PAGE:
India raises interest rates rise to stem inflation
Comment of the Day

January 29 2014

Commentary by Eoin Treacy

India raises interest rates rise to stem inflation

This article from the BBC World Service highlights how central banks are reacting to pressure on their respective currencies. Here is a section: 

The Reserve Bank of India (RBI) raised the benchmark repo rate - the amount at which it charges to lend to commercial banks - to 8% from 7.75%.

Economists had expected no change after its meeting in Mumbai on Tuesday.

The RBI said that another near-term hike was unlikely if inflation eased to a more comfortable level.

?India's main gauge of inflation, the wholesale price index (WPI), rose 6.16% in December, from a year earlier. While that was a slight fall on from the previous month, the rate continues to remain an issue with the central bank.

Eoin Treacy's view

Under its new governor, Raghuram Rajan, the RBI has taken a much more active role in attempting to curb what have been stubbornly high inflation figures. Having embarked on a policy of interest rate hikes we can anticipate that this course of action will be followed until price pressures moderate. This in turn should help to contain selling pressure on the Rupee. 

Just as India was forced into a more active role by the decline in the Rupee last year, the Turkish and South African central banks now find themselves in similar positions.  Both raised rates today, so far with mixed results. However, we can conclude that since they have taken the initiative to stabilise their currencies, we are now in the latter stages of what have been accelerating declines for these currencies.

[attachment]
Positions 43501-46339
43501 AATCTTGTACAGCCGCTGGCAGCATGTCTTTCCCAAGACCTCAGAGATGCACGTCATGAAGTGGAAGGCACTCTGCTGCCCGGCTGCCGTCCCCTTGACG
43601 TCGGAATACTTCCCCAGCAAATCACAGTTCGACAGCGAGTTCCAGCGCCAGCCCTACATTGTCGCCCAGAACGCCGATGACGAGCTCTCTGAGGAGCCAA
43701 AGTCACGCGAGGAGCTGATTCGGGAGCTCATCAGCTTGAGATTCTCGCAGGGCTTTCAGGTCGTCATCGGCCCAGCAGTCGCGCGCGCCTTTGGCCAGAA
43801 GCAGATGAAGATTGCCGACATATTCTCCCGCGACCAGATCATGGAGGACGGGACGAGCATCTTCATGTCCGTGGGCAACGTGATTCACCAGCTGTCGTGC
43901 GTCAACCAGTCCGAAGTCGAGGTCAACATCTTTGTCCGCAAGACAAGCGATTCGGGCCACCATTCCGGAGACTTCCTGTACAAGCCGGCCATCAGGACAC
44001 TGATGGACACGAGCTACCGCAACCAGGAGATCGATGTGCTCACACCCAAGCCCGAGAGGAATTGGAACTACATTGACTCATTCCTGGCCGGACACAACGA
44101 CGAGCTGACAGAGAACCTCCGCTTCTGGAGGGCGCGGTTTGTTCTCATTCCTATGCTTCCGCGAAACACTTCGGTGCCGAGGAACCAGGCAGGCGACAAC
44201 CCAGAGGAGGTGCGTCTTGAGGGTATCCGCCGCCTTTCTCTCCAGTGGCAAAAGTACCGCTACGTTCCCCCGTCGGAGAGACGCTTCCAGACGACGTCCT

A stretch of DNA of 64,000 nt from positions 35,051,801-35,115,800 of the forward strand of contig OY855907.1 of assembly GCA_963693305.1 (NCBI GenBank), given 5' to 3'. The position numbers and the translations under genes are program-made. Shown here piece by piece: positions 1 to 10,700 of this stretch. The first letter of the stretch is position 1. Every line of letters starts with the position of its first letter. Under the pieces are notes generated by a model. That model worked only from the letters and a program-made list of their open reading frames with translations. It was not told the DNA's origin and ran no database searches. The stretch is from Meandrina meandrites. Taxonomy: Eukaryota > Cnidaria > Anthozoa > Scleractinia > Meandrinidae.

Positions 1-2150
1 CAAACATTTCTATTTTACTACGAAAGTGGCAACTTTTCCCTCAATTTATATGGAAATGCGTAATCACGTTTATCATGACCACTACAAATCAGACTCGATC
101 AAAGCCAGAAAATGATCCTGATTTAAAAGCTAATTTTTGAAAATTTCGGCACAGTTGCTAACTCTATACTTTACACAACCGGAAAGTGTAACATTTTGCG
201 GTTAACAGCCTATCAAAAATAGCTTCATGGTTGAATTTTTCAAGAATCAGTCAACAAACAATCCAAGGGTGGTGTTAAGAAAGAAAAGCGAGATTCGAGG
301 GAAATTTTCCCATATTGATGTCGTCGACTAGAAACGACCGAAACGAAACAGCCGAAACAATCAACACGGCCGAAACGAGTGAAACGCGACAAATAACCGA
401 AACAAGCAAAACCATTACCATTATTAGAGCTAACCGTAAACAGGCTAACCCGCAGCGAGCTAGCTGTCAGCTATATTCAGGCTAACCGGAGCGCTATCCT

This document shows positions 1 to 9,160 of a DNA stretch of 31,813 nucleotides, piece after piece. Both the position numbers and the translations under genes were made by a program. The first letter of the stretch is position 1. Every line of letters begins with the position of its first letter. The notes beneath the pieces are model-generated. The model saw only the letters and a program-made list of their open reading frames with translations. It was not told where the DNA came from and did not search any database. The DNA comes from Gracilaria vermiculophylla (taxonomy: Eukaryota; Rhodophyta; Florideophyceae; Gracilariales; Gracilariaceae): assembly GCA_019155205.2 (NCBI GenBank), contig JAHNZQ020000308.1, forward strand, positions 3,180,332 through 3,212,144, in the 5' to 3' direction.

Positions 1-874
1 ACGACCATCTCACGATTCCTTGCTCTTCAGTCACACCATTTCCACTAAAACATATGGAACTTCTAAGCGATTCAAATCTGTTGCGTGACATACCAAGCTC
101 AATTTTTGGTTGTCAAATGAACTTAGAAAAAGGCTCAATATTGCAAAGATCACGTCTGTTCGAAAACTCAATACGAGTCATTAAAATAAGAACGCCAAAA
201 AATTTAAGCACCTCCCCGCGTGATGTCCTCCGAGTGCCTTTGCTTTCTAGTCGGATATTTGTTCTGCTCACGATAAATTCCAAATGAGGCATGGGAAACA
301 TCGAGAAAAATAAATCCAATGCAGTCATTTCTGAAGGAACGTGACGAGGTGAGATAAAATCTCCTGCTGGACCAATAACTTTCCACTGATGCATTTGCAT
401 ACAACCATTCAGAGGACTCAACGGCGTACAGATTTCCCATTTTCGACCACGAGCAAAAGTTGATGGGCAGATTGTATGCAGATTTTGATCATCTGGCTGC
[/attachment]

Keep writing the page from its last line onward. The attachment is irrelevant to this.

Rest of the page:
The US Dollar has been trending steadily higher against the Lira for more than five years but has accelerated higher since December. It encountered at least short-term resistance on Monday near TRY2.4; raising the probability that a process of mean reversion is now underway. The central bank¡¯s resolve is likely to be tested by market gyrations, so we can expect continued volatility as supply and demand begin to come back into balance. 

The US Dollar has been trending higher against the South African Rand since 2011 and has accelerated higher over the last month to test the 2008 peak near ZAR11.8. The timing of the South African central bank¡¯s interest rate hike is notable as the currency tests an area of previous support, but a clear downward dynamic will be required to pressure US Dollar longs. 
Once investors begin to have confidence that the currencies have stabilised, attention will turn to the renewed competitive advantage these countries have gained. If standards of governance are also seen to improve, the positive reaction of investors is likely to be more powerful.  


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